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St. Luke's Starting to See an Increase in Possible Flu Cases

By Ken Dey, News and Community
December 31, 2013

 In the Fall of 2009 at the height of the H1N1 flu pandemic, St. Luke's was seeing nearly 1,00 patients a week at it's emergency rooms, which prompted the need to set up an additional tent at St. Luke's Meridian Medical Center to handle the influx of patients. Flu seasons since 2009 have been relatively mild, but this month Idaho and other states started seeing a spike in patients with flu-like symptoms.

BOISE, Idaho - In the last two weeks, St. Luke's has seen a spike in patients seeking treatment for the flu. The number of people coming to St. Luke's Treasure Valley emergency departments with flu-like symptoms increased from 135 cases for the week of Dec. 15 to 311 cases the week of Dec. 22.

While those numbers are still well below the number of cases St. Luke's saw in 2009 when the H1N1 flu pandemic was happening, the recent increase is an indication that this flu season in Idaho could be worse than previous years. Last year, 35 people in Idaho died from the flu and the Idaho Department of Health and Welfare announced  earlier this week the first confirmed flu death for this season.

Teresa Hall, who manages the St. Luke's emergency departments in Meridian and Boise, said the number of people coming to the emergency departments has continued to increase this week.  Fortunately the majority of people seeking treatment have not been hospitalized.  Most are either sent home or provided with anti-viral medication.

Hall said for most people the best advice is to not come to the emergency room when coming down with symptoms unless the symptoms are severe or the patient is in a high-risk category.  Hall said when people come to the emergency department it can put others at risk of contracting the flu, so it's often best to stay home.

According to the Centers for Disease Control and Prevention (CDC), most people who get the flu will have mild illness, will not need medical care or antiviral drugs, and will recover in less than two weeks. Flu symptoms may include fever, cough, sore throat, runny or stuffy nose, body aches, headache, chills, fatigue, vomiting, or diarrhea. People may be infected with the flu, and have respiratory symptoms without fever.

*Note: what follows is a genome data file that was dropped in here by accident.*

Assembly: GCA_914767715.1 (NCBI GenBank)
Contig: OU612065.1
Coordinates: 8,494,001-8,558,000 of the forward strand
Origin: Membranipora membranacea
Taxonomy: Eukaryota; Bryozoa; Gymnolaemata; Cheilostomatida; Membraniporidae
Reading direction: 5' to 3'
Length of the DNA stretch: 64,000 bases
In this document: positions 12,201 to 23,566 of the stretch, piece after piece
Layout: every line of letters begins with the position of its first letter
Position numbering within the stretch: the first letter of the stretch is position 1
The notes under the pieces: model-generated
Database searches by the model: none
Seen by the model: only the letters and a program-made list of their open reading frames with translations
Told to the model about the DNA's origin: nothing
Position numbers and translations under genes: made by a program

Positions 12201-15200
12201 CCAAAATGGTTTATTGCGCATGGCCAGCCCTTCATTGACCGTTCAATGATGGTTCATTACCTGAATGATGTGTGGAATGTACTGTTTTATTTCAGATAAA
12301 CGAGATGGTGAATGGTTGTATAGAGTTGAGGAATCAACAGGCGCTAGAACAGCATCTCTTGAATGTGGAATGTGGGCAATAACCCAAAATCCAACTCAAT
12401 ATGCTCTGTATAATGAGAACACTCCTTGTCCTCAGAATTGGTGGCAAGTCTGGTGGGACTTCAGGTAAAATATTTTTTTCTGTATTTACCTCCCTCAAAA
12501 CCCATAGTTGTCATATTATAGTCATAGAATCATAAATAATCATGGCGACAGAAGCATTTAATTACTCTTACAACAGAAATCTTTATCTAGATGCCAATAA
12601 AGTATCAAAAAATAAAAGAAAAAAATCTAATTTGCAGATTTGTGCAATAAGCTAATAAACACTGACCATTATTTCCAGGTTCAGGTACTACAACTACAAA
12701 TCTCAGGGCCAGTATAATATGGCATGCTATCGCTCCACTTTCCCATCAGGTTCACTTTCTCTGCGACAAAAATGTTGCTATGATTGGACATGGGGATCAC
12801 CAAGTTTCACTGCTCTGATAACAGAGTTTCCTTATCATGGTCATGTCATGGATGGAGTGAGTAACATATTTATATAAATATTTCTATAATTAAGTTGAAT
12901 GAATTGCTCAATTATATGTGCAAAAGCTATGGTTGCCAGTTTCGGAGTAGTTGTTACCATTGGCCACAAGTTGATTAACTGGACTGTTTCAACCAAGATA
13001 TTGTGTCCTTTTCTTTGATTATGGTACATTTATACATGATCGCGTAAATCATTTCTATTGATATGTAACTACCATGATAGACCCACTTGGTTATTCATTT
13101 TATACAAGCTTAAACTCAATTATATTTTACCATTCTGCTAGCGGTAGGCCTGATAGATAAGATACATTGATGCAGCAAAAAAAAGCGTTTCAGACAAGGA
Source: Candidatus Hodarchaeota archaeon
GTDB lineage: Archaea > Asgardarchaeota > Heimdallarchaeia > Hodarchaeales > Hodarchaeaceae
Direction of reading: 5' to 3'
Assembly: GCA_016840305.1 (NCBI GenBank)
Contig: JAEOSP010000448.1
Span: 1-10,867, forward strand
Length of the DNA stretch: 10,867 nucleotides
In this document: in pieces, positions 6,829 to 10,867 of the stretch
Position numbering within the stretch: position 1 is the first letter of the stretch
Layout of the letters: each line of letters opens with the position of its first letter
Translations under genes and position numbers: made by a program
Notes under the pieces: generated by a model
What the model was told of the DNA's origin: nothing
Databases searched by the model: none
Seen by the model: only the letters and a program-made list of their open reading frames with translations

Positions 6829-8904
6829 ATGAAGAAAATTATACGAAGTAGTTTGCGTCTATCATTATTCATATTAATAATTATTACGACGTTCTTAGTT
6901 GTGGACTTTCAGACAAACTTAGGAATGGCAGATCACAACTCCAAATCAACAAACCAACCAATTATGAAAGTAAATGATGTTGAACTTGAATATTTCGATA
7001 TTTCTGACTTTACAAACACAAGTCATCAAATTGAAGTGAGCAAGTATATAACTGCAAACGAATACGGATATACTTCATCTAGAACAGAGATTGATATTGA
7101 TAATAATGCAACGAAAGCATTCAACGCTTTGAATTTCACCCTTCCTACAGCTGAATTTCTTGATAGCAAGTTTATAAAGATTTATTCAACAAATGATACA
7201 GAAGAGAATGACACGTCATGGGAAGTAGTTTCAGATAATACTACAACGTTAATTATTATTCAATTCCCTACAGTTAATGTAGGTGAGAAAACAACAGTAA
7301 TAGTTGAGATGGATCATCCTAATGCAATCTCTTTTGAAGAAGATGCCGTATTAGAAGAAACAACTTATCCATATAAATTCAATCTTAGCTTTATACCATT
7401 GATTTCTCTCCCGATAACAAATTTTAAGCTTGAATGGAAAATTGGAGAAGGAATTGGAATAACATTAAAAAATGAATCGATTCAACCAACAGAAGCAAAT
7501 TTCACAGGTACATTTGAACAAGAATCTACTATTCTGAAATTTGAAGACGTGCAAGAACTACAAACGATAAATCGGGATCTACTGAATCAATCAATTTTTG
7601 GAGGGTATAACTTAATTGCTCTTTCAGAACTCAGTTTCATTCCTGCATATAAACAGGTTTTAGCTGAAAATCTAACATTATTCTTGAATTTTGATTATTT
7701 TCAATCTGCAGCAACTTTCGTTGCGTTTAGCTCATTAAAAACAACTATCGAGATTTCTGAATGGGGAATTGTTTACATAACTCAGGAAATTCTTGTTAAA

Some people, however, are more likely to get flu complications that result in being hospitalized and occasionally result in death. Pneumonia, bronchitis, sinus infections and ear infections are examples of flu-related complications. The flu also can make chronic health problems worse.

For example, people with asthma may experience asthma attacks while they have the flu, and people with chronic congestive heart failure may experience a worsening of this condition that is triggered by the flu. The groups most at risk for developing flu-related complications include:

  • Children younger than 5, but especially children younger than 2 years old.
  • Adults 65 years of age and older.
  • Pregnant women.
People with certain medical conditions are also at more risk. Some of those conditions include:
  • Asthma.
  • Neurological and neurodevelopmental conditions [including disorders of the brain, spinal cord, peripheral nerve, and muscle such as cerebral palsy, epilepsy (seizure disorders), stroke, intellectual disability (mental retardation), moderate to severe developmental delay, muscular dystrophy, or spinal cord injury.
  • Chronic lung disease (such as chronic obstructive pulmonary disease [COPD] and cystic fibrosis.)
  • Heart disease (such as congenital heart disease, congestive heart failure and coronary artery disease.)
  • Blood disorders (such as sickle cell disease.)
  • Endocrine disorders (such as diabetes mellitus.)
  • Kidney disorders.
  • Liver disorders.
  • Metabolic disorders (such as inherited metabolic disorders and mitochondrial disorders.)
  • Weakened immune system due to disease or medication (such as people with HIV or AIDS, or cancer, or those on chronic steroids.)
  • People younger than 19 years of age who are receiving long-term aspirin therapy.
  • People who are morbidly obese (Body Mass Index, or BMI, of 40 or greater.)
To find out more about the risks from the flu, visit

Despite the health risks, the CDC announced earlier this month that fewer than half of all Americans have been vaccinated for the flu this season.  Hall says the vaccination is still your best defense from the flu.  Hall said that it takes two weeks for the vaccination to become effective, so it's important for people to get vaccinated as soon as possible since the flu season appears to be heating up.

Check out the videos below to find out how to prevent the flu and why it is important for children to receive the flu vaccine.

About The Author

Ken Dey served as Public Relations Coordinator at St. Luke's from 2008-2014.